In the middle of the hallway, even with the staircases, she turned and faced the captain, casting as she did so. He swing at her, missing as she dodged and finished the spell trigger. With a creaking crumbling sound, the armored statues to her right came to life, stepping off the pedestal and closing in on the captain. It's twin stepped down and started towards Mage Enoe and the blinded mercenaries with slow measured paces. Across the colassal hallway, two stone leonid beasts shook themselves to life and padded in the same direction.
Mage Enoe was no fool. He ran for the gateway out, only to run into the wall. The gate was there, he could see it, but he couldn't go through it. He didn't have one of the triggers. He didn't have the Bloodline. The captain, judging the statue's speed, took the chance to swing once again at Verry. She merely held up her arm and let it bounce off as if hitting scaled armor. She grinned at his shock and surprise, much like Mage Enoe had earlier. "I do not like ssslaverrss," she hissed she took her true form.
The true reason for the size of the hallway was revealed -- it was to hold the sheer bulk of Vaerilevexen, ancient wyrm and once companion of a wizard who went by both Leomund and Mordenkinen, and who had created many spells dealing with demi-planes. Her scales were the color of autumn trees; crimson and russet, vermillion and blood red. Her wings stretched nearly up to the hidden sky, burning red embers outlined in black. Her head was immense, with ash-pale horns that curled back and up like the prow of a ship. But it was her eyes, those brilliant green eyes so like Ginny's, that terrified both captain and mage. This time when Vaeri inhaled, it was to blast the captain from above with the full force of her breath weapon. The heat of the flames roiled over his body, boiling his blood in his veins. When it stopped, his entire upper torso was gone, burnt away. His dessicated legs stood in rictus comedy, two smoking twigs with the smelted remains of his sword.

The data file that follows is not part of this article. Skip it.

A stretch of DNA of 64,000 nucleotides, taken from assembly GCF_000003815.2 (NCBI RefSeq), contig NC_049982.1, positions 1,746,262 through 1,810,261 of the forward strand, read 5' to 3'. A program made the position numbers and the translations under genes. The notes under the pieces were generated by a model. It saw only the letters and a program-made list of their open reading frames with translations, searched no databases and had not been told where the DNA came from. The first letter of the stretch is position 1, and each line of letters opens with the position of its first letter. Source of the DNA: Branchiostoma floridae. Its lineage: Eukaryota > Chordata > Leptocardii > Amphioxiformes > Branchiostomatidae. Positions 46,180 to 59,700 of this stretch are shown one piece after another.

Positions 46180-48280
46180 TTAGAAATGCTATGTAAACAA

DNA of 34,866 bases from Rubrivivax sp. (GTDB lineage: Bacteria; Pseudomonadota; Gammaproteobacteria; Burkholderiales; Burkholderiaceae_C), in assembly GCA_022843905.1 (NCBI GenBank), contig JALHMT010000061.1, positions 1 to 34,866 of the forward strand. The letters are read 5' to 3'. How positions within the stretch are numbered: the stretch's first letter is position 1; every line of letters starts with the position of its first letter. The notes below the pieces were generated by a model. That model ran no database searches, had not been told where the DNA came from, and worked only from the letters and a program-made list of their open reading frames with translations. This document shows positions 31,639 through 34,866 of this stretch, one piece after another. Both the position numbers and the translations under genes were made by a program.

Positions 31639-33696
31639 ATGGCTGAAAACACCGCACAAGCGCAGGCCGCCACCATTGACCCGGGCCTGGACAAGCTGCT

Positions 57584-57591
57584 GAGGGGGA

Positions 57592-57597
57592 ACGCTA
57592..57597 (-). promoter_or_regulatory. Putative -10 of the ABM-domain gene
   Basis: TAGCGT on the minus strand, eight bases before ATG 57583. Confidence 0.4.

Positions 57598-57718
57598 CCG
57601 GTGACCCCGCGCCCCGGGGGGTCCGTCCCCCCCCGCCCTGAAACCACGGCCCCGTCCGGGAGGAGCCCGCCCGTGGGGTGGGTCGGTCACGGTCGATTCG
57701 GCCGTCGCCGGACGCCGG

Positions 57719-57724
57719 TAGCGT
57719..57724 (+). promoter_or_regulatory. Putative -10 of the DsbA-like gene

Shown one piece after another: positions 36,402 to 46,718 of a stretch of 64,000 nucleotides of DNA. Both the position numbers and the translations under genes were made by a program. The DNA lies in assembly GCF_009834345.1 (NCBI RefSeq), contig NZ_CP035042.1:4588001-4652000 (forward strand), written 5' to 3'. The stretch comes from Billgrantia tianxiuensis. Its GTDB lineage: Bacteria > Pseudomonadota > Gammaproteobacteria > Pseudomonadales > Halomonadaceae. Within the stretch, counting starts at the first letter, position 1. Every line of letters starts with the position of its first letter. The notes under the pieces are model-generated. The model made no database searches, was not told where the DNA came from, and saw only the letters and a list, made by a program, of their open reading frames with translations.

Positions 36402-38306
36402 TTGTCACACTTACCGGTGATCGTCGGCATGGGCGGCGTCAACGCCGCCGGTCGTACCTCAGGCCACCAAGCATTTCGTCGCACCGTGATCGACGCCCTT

Vaeri breathed in again, enjoying the scent of baked mortal. It had been some time since she'd had a chance to let go. The blindness had worn off the other mercenaries, but beset by stone golems and a colossal red dragon, they were screaming for Mage Enoe to get them out. Well-contained for now, Vaeri ignored them. There was the matter of the rest of the mercenaries, all seventy of them, left guarding behind. In Her Town. With Her Children. Children who needed reminded how to fight, even if surprised. They needed punished... perhaps if the men who let themselves be captured should die valiantly....